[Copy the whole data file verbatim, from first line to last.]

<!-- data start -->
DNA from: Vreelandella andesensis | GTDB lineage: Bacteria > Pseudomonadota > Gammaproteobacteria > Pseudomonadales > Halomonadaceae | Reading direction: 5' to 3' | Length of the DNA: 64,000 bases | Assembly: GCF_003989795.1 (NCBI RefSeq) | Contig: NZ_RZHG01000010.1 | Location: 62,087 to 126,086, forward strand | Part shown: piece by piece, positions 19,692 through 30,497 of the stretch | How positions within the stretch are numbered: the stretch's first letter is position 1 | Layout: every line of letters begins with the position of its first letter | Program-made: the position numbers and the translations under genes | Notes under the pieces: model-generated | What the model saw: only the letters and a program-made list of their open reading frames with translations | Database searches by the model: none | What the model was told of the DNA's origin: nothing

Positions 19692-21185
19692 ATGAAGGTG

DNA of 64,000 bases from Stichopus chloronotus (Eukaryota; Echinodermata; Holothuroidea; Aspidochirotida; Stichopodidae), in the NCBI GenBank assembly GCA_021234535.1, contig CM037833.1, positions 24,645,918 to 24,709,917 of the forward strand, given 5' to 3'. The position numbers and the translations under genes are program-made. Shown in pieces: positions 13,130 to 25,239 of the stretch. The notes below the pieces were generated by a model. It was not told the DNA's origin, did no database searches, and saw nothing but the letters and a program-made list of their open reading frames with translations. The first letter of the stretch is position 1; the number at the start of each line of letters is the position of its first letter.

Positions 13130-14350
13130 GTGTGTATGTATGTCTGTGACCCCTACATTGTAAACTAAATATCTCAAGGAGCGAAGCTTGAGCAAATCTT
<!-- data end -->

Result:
DNA from: Vreelandella andesensis | GTDB lineage: Bacteria > Pseudomonadota > Gammaproteobacteria > Pseudomonadales > Halomonadaceae | Reading direction: 5' to 3' | Length of the DNA: 64,000 bases | Assembly: GCF_003989795.1 (NCBI RefSeq) | Contig: NZ_RZHG01000010.1 | Location: 62,087 to 126,086, forward strand | Part shown: piece by piece, positions 19,692 through 30,497 of the stretch | How positions within the stretch are numbered: the stretch's first letter is position 1 | Layout: every line of letters begins with the position of its first letter | Program-made: the position numbers and the translations under genes | Notes under the pieces: model-generated | What the model saw: only the letters and a program-made list of their open reading frames with translations | Database searches by the model: none | What the model was told of the DNA's origin: nothing

Positions 19692-21185
19692 ATGAAGGTG

DNA of 64,000 bases from Stichopus chloronotus (Eukaryota; Echinodermata; Holothuroidea; Aspidochirotida; Stichopodidae), in the NCBI GenBank assembly GCA_021234535.1, contig CM037833.1, positions 24,645,918 to 24,709,917 of the forward strand, given 5' to 3'. The position numbers and the translations under genes are program-made. Shown in pieces: positions 13,130 to 25,239 of the stretch. The notes below the pieces were generated by a model. It was not told the DNA's origin, did no database searches, and saw nothing but the letters and a program-made list of their open reading frames with translations. The first letter of the stretch is position 1; the number at the start of each line of letters is the position of its first letter.

Positions 13130-14350
13130 GTGTGTATGTATGTCTGTGACCCCTACATTGTAAACTAAATATCTCAAGGAGCGAAGCTTGAGCAAATCTT